Here, is an -vector of predetermined variables in period (where the period is typically a quarter); is an -vector of forward-looking variables; is generally an -vector of (policy) a policy-rate path so that the resulting forecast of inflation and the real economy “looks good,” they may not agree on the precise criteria for what “looks good” means, for instance, that this can assessed with an explicit quadratic loss function. 17 Some misunderstandings were aired at the ECB conference “Key Developments in Monetary Economics” where a preliminary version of this chapter was presented. 18 The linear model can be derived as the standard loglinearization of a nonlinear DSGE model. For monetary policy, the changes in variables are usually no more than a few percent, so the assumptions underlying the linearization are likely to be fulfilled. Adolfson, Laséen, Lindé, and Svensson (2009) shows in detail how the Riksbank’s operational DSGE model, Ramses, can be written in this form.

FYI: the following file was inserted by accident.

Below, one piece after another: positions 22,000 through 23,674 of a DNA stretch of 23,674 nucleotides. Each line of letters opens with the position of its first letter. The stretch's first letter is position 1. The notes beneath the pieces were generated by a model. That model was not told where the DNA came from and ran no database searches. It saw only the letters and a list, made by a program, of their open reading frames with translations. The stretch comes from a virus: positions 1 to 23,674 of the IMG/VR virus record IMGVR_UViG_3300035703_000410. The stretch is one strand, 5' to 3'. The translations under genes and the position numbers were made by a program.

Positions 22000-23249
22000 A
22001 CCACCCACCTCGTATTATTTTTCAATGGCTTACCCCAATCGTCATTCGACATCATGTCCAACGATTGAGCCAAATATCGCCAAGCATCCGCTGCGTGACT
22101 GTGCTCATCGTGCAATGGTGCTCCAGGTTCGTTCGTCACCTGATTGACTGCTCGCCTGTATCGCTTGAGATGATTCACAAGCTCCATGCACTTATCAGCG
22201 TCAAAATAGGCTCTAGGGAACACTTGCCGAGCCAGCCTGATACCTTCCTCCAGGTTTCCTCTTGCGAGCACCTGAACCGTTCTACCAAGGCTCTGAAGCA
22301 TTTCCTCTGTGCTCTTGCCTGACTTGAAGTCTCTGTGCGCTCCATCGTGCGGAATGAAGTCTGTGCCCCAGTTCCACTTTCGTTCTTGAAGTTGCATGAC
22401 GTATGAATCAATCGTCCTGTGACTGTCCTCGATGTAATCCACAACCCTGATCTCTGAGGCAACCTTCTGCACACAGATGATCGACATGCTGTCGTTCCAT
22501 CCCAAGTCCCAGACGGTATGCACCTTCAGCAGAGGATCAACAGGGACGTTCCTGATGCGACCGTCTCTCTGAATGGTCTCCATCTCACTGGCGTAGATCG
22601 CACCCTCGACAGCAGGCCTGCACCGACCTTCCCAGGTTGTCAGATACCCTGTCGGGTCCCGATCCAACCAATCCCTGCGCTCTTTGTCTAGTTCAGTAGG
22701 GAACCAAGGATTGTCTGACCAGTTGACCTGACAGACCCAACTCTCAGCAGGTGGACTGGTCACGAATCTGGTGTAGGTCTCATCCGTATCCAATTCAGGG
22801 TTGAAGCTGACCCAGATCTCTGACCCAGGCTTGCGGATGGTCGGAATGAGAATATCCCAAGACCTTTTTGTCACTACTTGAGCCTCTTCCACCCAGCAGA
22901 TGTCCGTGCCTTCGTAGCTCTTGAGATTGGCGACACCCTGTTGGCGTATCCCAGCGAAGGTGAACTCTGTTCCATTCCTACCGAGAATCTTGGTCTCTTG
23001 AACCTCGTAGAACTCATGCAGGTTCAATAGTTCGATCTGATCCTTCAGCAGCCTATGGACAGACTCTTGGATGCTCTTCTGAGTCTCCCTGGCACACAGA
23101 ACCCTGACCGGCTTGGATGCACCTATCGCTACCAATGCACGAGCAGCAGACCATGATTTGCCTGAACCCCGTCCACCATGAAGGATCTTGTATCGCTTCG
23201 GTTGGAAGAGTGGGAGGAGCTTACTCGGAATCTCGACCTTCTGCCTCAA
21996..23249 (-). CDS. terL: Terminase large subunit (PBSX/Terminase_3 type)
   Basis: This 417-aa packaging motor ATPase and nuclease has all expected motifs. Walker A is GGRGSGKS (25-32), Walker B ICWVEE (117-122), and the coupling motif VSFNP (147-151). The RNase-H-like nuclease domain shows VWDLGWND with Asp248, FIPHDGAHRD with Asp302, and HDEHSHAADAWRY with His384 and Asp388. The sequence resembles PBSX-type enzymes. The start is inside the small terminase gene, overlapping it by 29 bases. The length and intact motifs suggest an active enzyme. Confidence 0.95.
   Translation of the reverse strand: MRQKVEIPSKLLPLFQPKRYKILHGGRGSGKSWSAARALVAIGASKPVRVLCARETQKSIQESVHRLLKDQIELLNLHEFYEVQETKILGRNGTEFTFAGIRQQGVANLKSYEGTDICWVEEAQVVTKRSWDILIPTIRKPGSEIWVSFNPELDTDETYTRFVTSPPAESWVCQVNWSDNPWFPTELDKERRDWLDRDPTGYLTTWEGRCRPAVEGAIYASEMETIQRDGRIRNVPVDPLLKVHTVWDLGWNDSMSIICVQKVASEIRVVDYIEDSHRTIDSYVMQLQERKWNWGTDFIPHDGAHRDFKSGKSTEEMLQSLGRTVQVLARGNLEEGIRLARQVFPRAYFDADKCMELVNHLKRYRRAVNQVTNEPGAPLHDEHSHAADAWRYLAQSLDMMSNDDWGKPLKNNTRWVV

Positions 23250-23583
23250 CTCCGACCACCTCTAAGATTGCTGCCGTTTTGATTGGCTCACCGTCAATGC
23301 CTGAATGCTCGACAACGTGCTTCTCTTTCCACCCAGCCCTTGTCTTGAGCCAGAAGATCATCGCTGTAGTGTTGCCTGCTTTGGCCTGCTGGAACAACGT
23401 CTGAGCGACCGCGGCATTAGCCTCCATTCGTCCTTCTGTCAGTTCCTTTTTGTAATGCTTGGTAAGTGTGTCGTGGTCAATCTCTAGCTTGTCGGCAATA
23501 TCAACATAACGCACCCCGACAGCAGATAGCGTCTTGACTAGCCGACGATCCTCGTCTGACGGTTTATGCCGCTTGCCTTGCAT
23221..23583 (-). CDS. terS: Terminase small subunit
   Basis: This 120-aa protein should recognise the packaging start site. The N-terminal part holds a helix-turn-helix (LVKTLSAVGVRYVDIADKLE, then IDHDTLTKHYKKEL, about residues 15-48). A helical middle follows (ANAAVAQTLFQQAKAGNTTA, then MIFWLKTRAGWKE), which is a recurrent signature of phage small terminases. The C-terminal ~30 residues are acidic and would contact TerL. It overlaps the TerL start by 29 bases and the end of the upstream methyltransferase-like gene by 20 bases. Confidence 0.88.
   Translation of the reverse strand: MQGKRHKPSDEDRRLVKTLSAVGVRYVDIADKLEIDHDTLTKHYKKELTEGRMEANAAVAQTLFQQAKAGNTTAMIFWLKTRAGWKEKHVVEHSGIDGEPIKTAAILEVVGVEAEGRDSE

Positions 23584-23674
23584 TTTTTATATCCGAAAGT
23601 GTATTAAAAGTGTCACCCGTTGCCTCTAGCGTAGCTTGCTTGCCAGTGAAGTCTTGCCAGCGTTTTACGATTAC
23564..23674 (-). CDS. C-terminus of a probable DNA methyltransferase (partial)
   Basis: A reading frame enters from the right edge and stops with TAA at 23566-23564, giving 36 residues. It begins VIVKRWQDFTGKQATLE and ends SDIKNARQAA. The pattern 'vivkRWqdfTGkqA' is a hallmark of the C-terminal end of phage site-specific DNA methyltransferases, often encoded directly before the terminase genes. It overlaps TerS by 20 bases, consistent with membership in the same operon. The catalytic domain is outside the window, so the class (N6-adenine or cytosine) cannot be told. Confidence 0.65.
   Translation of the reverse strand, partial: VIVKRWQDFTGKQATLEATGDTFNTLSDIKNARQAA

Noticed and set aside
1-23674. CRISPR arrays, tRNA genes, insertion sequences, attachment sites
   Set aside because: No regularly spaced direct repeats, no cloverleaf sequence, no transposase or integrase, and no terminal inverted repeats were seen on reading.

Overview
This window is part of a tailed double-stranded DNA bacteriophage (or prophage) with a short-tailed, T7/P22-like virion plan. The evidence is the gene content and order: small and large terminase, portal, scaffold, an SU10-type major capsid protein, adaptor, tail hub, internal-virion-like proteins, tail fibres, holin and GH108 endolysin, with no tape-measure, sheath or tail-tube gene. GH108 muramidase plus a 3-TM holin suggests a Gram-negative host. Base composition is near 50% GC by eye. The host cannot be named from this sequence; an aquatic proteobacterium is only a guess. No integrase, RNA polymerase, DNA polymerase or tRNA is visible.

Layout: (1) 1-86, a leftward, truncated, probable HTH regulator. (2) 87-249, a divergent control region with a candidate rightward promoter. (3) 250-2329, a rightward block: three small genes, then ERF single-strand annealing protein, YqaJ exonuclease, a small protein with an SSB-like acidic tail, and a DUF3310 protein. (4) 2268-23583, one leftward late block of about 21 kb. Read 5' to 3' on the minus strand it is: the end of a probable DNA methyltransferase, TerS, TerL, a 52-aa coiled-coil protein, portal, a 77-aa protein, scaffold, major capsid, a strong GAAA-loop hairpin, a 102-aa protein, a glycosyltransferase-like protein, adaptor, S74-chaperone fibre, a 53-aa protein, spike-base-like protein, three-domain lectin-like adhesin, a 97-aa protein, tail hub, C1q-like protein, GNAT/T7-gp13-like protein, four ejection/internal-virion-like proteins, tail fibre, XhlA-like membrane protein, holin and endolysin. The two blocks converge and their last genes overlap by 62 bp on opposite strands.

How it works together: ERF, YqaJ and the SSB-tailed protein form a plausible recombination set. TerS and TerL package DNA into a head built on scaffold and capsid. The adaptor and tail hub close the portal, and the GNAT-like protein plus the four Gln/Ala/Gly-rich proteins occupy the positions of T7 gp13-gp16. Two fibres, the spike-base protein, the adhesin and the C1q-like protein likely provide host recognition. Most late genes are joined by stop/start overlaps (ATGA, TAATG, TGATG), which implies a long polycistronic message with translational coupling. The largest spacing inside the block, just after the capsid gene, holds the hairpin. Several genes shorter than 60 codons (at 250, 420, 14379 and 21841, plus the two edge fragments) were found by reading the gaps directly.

15

instruments but in most cases there is only one policy instrument, the policy rate, so = 1; is an -vector of i.i.d. shocks with mean zero and covariance matrix ; , , and , and are matrices of the appropriate dimension; and, for the stochastic process of any variable , + | denotes E + , the rational expectation of the realization of + in period + conditional on information available in period . The forward-looking variables and the instruments are the nonpredetermined variables.19 The variables can be measured as diﬀerences from steady-state values, in which case their unconditional means are zero. Alternatively, one of the components of can be unity, so as to allow the variables to have nonzero means. The elements of the matrices , , , and are in practice often estimated with Bayesian methods and their point estimates are then assumed fixed and known for the policy simulations. Then the conditions for certainty equivalence are satisfied. The upper block of (3.1) provides equations determining the -vector +1 in period + 1 for given , , , and +1 +1 = 11 + 12 + 1 + +1 where and are partitioned conformably with and as ¸ ∙ ¸ ∙ 1 11 12 = ≡ 21 22 2

(3.2)

(3.3)

The lower block provides equations determining in period for given +1| , , and = −1 22 (+1| − 21 − 2 )

(3.4)

We hence assume that the × submatrix 22 is nonsingular. In particular, the matrix need not be singular.20 21 19